The second paragraph doesn't think at all. It is a paragraph. *ducks* I wrote that because I too happen to agree with most of your 3rd paragraph, and was offering an observation as to why contemporary conservatism is harder to define than contemporary liberalism.

  5. I knew you would nitpick that grammar. Deserved.

    Ah, well in that case: I think that's part of why conservatism is harder to define. I still say that there are aspects of being a conservative that are more dispositional than programmatic--a Romantic reverence for the mystical/unexplainable/sublime, desire for a higher order, valuation of tradition and prudence. (I'm channeling Russell Kirk here.) These are difficult to translate into policy.

    As for your first paragraph: "For example, contemporary Liberalism is directly descended from the same source as Fascism (all within the State, nothing outside the State, nothing against the State)."

    Uhm, no. There's a difference between and "on cursory inspection shares some vague principles with" and "is directly descended from." Neocons, my example, are literally the same people who used to be Marxists. That's direct (intellectual) descent.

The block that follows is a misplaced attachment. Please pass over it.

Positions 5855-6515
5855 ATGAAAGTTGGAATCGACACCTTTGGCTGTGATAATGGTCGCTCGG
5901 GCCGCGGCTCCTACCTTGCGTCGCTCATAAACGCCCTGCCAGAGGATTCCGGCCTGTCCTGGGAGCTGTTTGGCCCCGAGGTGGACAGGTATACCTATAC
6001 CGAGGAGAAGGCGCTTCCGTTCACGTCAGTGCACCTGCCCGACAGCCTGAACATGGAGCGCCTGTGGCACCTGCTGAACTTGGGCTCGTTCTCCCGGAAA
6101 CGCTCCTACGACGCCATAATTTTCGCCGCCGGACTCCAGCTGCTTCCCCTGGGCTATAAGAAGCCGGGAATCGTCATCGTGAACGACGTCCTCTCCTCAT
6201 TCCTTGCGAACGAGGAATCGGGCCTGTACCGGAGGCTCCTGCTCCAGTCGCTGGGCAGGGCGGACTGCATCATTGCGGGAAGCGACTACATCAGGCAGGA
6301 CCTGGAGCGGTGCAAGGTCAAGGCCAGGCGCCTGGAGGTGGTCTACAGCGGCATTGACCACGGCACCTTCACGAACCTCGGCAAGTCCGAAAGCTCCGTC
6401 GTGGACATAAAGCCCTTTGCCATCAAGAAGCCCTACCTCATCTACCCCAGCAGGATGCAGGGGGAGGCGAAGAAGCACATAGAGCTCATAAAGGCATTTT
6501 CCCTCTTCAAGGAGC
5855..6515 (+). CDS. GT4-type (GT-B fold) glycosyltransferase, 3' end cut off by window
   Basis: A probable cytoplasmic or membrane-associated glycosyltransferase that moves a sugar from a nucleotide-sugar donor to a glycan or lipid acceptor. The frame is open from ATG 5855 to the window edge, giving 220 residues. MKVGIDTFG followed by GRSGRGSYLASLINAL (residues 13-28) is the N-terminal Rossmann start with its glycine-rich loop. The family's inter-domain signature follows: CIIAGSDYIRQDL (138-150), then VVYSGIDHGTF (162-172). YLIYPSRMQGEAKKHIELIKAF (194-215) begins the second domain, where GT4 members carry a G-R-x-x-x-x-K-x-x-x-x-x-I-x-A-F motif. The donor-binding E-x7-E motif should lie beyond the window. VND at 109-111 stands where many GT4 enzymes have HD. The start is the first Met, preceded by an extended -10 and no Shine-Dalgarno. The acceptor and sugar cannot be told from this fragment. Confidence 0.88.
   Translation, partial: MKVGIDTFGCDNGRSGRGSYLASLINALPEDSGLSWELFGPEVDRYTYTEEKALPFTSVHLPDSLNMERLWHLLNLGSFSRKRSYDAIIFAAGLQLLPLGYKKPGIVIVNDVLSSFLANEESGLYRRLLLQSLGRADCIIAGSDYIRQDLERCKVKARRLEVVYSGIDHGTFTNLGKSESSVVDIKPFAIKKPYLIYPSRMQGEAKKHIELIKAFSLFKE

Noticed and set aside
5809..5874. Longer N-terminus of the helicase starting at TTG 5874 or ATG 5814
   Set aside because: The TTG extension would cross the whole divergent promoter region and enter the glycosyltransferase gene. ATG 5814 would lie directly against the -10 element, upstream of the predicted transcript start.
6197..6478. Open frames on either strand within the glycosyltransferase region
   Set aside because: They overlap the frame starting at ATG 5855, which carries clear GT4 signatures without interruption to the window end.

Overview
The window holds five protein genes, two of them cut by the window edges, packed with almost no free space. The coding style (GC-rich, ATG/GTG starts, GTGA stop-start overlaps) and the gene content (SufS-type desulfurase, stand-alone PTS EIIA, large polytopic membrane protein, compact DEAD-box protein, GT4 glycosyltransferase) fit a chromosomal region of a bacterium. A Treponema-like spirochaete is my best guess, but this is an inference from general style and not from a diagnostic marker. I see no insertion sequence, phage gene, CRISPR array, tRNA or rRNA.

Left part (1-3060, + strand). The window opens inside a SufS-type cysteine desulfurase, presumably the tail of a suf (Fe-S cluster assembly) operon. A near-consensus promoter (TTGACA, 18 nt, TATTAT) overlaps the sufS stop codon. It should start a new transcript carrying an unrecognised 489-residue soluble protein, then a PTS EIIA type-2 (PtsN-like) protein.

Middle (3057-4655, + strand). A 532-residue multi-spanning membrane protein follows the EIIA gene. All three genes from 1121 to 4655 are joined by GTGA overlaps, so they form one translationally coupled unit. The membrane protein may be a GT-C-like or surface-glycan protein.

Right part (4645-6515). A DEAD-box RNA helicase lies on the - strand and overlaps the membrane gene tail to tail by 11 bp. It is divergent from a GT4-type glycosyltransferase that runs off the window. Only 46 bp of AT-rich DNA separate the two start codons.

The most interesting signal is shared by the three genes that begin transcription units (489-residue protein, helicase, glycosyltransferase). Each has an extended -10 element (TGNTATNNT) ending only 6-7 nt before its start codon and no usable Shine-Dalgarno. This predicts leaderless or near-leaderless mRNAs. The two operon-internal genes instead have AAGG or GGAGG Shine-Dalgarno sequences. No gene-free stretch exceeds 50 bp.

6. Modern American Liberalism's continuing love affair with the New Deal, for instance, shows modern progressive interest in fascist economic ideas. Earlier, Woodrow Wilson and the Progressives (which would be a great name for a band) attacked the classical liberal idea of individual rights; Jane Addams wrote "we must demand that the individual shall be willing to lose the sense of personal achievement, and shall be content to realize his activity only in connectionto the activity of the many." This is all of a piece with the Zeitgeist of the early 20th century leading towards Italian fascism. American progressive-liberal leaders like Herbert Croly and his ideas for nationalizing large corporations, strenghtening labor unions, and strong central government were the foreshadowing of the New Deal in the US and right in line with fascist government. All the primary fascist traits are in "The Promise of American Life." And the New Deal's NRA Administrator, Hugh Johnson, Time's Man of the Year in 1934 ("[he] had been offered 'almost unlimited powers' under 'the pending Industrial Regulation Bill'") distributed copies of "The Corporate State", and in fact, the NRA paid for a study ("Capitalism and Labor Under Fascism") which stated, quote, "The fascist principles are very similar to those which have been evolving in America and so are of particular interest at this time."

    I can go on, but surely you see the links, taken from those writing at the time. I don't think it is a stretch at all to say that progressivism and fascism sprang from the same intellectual soil. It would be a stretch to deny it.

  7. Your problem is simply that you do not know what fascism is. All I can really ask you to do is Wikipedia or Google "fascism." The primary goal of fascist economic policy is the elimination of capitalism. No liberals desire or ever have desired that.